Best resources for recruiting smart people?
April 27, 2010 7:27 AM   Subscribe

What are the best forums for recruiting a specific type of prospective employee*?

I co-own a wedding DJ company and have found the best people on our team are the ones we've trained from the ground up, with little to no prior experience. We have an outstanding orientation program for just this purpose, and we offer what we believe is a fantastic opportunity. However, we've had a tough time "advertising" ourselves to the kind of people we're seeking.

The DJ job itself works for a wide variety of situations -- we've currently got some career 9-to-5'ers (as the DJ thing is done evenings and weekends), some grad/medical school students, and some creative types who write, compose or do art during the day and DJ on the side. Some of our people are single, others are married with kids. The only real commonality among our team members is that they're all extremely smart, articulate, good communicators, good problem solvers, and like music and people. They've also proven themselves reliable (and sign a two-year contract with us). In return, they generally earn $25-50K annually for about 5-10 hours of work a week.

Does anyone have any good ideas on how we could try to recruit more people who might be a good fit? Careerbuilder and similar sites seem a little pointless, since most smart, stable people would probably be looking for FT jobs in their chosen field and wouldn't think to search for anything pertaining to DJing. My experience with Craigslist is that it's kind of a waste of time -- dozens, if not hundreds, of inquiries from people who aren't even close to being right for the position. I've thought about college bulletin boards but I'd really want to stick to graduate level students (more because of the age factor; we're selling very high-end wedding DJs to people in their late 20s and up, and young college kids don't work for this purpose). Our best source so far has been recruiting friends/coworkers of our current team members, but that well has run dry. (If it makes a difference, we're in the Washington, DC area.)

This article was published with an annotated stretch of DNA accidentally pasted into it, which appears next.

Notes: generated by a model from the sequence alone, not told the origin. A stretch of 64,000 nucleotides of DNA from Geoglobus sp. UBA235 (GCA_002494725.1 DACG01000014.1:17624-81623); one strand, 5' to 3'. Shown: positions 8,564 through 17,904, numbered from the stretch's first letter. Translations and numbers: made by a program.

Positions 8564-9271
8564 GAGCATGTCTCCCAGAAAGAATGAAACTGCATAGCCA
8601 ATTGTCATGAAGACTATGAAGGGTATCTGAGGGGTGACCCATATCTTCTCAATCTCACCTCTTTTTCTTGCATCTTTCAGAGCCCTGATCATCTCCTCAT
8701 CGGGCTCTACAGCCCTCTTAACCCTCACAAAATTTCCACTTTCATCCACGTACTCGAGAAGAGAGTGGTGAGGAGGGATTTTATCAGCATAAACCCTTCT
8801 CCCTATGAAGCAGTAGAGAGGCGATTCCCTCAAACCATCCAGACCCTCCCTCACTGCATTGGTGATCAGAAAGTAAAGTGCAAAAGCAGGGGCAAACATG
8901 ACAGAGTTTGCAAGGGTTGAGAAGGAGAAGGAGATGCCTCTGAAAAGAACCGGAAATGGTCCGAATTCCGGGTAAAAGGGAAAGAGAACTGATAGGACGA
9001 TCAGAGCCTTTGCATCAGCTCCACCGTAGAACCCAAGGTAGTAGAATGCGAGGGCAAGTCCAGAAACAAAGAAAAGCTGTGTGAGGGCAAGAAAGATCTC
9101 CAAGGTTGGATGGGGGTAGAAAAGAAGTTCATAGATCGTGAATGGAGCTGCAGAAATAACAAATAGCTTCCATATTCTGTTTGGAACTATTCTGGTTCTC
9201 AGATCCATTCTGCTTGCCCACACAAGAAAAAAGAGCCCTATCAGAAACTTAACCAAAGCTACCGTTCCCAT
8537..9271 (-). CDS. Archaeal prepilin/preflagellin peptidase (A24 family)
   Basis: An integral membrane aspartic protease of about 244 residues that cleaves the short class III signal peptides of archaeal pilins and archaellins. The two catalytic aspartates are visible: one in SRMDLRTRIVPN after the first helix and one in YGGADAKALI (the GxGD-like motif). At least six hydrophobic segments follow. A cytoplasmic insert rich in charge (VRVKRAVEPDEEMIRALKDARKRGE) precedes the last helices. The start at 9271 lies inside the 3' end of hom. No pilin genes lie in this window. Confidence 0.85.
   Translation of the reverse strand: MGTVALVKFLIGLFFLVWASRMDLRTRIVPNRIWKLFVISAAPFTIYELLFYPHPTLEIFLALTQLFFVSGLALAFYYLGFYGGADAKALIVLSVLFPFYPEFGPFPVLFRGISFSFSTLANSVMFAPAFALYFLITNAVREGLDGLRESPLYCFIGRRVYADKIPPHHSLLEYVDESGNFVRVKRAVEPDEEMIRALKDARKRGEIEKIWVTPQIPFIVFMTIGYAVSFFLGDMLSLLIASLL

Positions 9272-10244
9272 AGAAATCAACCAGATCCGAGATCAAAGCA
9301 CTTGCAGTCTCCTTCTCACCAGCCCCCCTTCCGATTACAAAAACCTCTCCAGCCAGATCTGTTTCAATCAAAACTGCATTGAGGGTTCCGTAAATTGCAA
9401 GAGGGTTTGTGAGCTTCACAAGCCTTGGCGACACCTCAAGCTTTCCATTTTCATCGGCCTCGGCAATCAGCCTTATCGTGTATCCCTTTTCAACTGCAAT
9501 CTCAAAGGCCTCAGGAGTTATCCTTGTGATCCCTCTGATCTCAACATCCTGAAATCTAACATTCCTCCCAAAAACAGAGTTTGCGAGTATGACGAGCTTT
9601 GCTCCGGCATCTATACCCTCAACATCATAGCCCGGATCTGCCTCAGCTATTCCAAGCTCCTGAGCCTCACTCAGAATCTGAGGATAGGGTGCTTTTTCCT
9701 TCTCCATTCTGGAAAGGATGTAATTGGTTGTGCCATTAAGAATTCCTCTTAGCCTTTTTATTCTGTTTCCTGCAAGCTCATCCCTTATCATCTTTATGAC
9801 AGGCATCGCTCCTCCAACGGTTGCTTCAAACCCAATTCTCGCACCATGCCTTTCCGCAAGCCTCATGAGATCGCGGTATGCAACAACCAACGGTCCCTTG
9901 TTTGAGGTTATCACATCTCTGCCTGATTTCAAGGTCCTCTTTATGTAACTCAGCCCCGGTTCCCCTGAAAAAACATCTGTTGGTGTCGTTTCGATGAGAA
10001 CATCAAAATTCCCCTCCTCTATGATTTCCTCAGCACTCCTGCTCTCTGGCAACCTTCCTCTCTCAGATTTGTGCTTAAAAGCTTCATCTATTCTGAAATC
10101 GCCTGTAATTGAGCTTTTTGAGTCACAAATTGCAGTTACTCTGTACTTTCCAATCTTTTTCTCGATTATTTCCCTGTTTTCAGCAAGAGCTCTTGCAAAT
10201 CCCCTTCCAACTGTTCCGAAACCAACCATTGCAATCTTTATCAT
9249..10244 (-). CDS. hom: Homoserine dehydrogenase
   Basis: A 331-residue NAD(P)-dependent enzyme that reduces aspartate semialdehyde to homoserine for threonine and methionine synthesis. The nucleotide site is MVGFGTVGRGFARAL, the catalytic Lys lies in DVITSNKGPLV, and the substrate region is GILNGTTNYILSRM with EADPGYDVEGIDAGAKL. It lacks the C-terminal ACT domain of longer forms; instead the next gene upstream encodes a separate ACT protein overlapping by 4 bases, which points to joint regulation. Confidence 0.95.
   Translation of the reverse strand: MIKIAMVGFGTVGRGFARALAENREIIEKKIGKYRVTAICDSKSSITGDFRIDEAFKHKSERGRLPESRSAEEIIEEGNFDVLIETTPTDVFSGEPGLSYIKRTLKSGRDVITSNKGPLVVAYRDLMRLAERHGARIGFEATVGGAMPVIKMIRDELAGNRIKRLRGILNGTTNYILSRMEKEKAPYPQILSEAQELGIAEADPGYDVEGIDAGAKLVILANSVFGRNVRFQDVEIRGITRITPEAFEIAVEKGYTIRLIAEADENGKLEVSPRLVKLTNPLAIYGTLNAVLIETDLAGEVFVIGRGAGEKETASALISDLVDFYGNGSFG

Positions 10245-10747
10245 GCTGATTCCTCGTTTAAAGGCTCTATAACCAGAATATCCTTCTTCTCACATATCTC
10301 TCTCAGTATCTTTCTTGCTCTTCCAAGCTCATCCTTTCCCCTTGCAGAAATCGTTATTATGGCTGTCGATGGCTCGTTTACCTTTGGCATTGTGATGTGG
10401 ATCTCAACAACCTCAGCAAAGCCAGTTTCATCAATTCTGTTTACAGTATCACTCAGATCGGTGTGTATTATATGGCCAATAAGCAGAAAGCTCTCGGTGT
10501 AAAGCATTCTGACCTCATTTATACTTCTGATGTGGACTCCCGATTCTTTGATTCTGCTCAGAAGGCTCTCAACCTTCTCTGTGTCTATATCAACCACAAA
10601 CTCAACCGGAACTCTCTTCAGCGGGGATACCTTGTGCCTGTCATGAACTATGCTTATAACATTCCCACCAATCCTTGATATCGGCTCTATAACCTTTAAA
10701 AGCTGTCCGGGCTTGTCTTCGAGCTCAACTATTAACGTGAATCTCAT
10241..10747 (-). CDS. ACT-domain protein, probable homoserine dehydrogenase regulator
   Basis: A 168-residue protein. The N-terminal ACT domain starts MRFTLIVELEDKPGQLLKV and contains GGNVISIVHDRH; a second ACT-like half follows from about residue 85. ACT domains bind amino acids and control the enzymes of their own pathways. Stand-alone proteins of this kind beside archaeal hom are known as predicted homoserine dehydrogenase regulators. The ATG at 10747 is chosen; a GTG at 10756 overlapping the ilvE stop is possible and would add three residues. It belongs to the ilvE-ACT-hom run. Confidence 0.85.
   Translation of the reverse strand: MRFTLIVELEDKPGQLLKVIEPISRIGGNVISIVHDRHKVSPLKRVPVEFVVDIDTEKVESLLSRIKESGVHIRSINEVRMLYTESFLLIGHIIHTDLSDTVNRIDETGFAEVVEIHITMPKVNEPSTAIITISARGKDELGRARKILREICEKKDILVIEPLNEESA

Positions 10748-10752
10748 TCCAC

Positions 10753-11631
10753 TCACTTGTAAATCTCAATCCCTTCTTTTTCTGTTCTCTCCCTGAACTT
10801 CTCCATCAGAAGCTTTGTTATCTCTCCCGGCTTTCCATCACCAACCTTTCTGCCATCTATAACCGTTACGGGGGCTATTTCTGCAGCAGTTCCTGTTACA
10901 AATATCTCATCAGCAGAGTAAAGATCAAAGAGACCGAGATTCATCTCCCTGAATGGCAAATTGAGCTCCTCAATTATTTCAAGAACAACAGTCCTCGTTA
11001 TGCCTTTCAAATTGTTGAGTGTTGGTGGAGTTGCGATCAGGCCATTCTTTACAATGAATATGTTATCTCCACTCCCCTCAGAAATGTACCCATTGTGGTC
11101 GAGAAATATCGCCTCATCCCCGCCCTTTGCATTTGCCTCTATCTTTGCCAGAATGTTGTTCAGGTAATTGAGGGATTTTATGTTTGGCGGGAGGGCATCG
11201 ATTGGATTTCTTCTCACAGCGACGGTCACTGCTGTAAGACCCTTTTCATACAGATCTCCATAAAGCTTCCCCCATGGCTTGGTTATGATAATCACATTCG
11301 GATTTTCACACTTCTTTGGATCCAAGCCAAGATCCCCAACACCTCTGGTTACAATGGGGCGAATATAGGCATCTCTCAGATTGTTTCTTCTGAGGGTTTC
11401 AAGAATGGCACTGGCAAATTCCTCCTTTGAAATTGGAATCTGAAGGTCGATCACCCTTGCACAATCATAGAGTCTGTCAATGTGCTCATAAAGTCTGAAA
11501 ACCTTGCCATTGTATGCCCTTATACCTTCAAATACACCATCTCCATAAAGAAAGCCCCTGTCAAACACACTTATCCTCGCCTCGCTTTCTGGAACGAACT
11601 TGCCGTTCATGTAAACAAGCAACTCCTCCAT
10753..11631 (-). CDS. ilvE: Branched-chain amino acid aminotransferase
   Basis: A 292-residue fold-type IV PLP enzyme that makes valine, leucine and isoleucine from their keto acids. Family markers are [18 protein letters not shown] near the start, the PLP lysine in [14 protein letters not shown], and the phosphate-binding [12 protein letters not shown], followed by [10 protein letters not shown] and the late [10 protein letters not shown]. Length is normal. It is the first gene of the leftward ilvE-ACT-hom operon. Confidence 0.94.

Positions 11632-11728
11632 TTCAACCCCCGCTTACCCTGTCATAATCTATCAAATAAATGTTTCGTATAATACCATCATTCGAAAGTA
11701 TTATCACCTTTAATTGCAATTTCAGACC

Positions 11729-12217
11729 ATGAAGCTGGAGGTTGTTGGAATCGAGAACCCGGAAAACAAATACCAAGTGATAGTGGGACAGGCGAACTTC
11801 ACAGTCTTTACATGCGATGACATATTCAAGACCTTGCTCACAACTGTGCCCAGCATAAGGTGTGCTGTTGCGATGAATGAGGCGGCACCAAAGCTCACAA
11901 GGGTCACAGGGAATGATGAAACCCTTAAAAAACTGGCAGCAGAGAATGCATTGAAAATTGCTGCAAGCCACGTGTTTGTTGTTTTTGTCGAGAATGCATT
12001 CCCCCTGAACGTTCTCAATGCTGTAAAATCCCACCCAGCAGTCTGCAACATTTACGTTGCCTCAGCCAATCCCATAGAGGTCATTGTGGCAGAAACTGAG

Thanks for any suggestions!

* FWIW, our performers aren't technically employees, they're independent subcontractors, but I just put "employee" in the question for simplicity's sake.
posted by justonegirl to Work & Money (7 answers total) 2 users marked this as a favorite
This is going to seem odd, but when I think of people I know who fits your description of the proper personality, what comes to mind is all the people who were AutoCAD operators at a civil engineering company I used to work for. And one of them was, in fact, a wedding DJ on the side.

I know it seems strange, but I can think of about 6 people there who could do the job well. (And I'm saying this as someone who's worked with and/or dated a lot of full time, professional DJ's.) So maybe you could figure out how to tap into those people in your area somehow.
posted by MexicanYenta at 7:36 AM on April 27, 2010

Many academic departments have a graduate listserv that regularly forwards relevant part-time job offers, event announcements, etc., to all the grad students in the department. I'm not sure if the admins in completely unrelated fields would be up for forwarding your DJing job posting to their astrophysics students or whatever, but you could certainly try music or performing arts departments at local universities.